Sep 142015

I just did an interview for the italian rock magazine “Tutto Rock”. The questions were by journalist Maurizio Donini. The interview is in italian but if any of you would like to read it or attempt a definitely-incorrect google translation of it, here is the link:

Apr 142010

Those who’ve read my post called “The New Now of Music” know how I feel about the future of music. Although I’d like to believe in Sandy Pearlman’s “paradise of infinite storage” and his 5 cents ownership solution, I believe that the people will instead opt for cloud-based streaming even if that means embracing a non-ownership based model.
I have always contended that I would LOVE to pay for a music service that offered me ALL the music of the world, at HIGH quality, available ANYTIME & ANYWHERE (including the NYC subway, which has no wifi or 3G coverage).
I’ve tested some services like and Pandora and I like their music discovery features however the quality of the streams and/or the lack of caching support in their iPhone apps were deal breakers for me. I’ve had a chance to test the desktop version of Spotify (whose iPhone app does support caching) but as we all know they are not yet available in the US. As of last week I started testing out MOG. Although their 7 million strong catalog is not as ‘total’ as they like to claim and I’ve already managed to query artists or albums that aren’t available through MOG, I am fairly (not totally) happy with their streaming quality AND they are allegedly releasing their cache-supporting iPhone app later this month. At $5 or even $10 per month I could go for that until the competition (and the technology) in this field becomes such that more offerings will become available (everyone is waiting to see what the recent Lala-acquisition by Apple and their plans to offer a cloud-based iTunes version will turn into). I still think that Google might at one point sweep in strong of their technology and marketing presence, but what I am really waiting for right now is how MOG will compare to Rdio, the new (and still secret) service being launched by the founders of SkyPe. When those two do something it’s always big and so I think for now the battle will be between MOG, Rdio and Spotify (if they ever enter the US market). We shall see.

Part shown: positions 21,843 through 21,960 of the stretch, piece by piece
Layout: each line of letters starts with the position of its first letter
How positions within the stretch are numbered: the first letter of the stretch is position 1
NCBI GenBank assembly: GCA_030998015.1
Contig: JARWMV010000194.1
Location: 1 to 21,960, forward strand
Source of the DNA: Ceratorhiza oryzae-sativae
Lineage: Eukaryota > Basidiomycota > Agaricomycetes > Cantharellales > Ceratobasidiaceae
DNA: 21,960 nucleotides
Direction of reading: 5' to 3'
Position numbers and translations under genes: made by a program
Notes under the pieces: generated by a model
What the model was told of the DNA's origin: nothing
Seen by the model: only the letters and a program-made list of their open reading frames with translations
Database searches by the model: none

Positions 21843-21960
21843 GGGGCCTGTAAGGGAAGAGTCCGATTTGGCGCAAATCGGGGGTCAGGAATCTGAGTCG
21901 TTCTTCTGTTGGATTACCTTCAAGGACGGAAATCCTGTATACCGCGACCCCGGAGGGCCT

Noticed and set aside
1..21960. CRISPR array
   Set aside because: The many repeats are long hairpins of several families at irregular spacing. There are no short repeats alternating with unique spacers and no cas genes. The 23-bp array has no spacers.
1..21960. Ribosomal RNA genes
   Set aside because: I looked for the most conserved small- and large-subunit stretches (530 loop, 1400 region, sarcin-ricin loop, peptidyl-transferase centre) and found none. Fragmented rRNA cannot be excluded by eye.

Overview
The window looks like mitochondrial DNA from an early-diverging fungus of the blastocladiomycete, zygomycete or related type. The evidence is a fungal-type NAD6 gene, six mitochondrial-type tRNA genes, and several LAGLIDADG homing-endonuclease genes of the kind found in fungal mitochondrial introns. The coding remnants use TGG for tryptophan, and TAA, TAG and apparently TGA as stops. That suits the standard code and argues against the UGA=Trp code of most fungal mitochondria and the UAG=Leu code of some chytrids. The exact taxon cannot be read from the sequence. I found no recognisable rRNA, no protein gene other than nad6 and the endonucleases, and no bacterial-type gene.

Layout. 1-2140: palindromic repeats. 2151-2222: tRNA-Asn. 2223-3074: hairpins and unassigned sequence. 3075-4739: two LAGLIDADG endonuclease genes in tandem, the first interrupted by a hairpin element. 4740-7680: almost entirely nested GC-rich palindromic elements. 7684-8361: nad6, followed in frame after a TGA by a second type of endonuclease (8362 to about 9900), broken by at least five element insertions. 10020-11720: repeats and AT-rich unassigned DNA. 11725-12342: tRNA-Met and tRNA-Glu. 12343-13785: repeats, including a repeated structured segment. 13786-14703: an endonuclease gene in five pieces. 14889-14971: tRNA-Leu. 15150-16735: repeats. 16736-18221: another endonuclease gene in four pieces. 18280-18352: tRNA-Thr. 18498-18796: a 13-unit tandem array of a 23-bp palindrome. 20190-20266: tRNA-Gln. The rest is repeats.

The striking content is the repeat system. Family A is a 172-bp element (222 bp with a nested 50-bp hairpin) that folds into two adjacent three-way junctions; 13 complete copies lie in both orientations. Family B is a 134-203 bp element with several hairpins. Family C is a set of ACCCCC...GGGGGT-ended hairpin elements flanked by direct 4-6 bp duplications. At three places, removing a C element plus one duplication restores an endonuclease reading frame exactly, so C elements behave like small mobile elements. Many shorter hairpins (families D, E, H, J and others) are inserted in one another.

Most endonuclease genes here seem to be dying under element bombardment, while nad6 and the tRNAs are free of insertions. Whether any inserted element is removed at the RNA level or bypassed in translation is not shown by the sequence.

In the meantime my MOG player is streaming all sort of music at 320kbps and the discovery slider already helped me discover some new artists I didn’t know. There is of course room for improvement but right now I really just wanna see the iPhone app and keep testing this until there’s more to test.

Mar 302010

Before the music ends up free on torrent websites and p2p networks like LimeWire, we all have tried to find the best option to get our music distributed online. There are a ton of options for artists wanting to sell tracks, and everyone wants to be on iTunes, and Amazon mp3 is becoming increasingly important to be on.

I have been considering creating a comparison table for them. So far online I’ve only found one such table (by Moses Avalon, whose interesting book I did read) but it is by no mean comprehensive and misses one of the biggest movers and shakers in the industry.

I was wondering what you guys use and what your favorite is…

Here are some of the major players:



Reverb Nation

CD Baby (acquired by Disc Makers)

And here are some articles with other options:

7 Ways to Sell Your Music on iTunes on Garage Spin

Digital Music Distributors Redux by Steve Wilde

Choosing a Digital Music Distributor by Jamille Luney

Exploring the Digital Music Distribution ‘Jungle’ on

Dec 102009

Although I haven’t yet had the pleasure to record Annie’s fine music, I did work with her in the studio recently (on Roger Kleier’s great upcoming instrumental rock record featuring Trevor Dunn and Chess Smith).

Not too long after that session she sent me a link to this article she wrote for the Times, which is one of the best reads on the subject. I commend her for tackling this burning question in such an original, complete, forward-thinking, organized, well thought out and experienced way and I hope many will find this useful.

The Score: Advice to Young Composers – Opinionator Blog –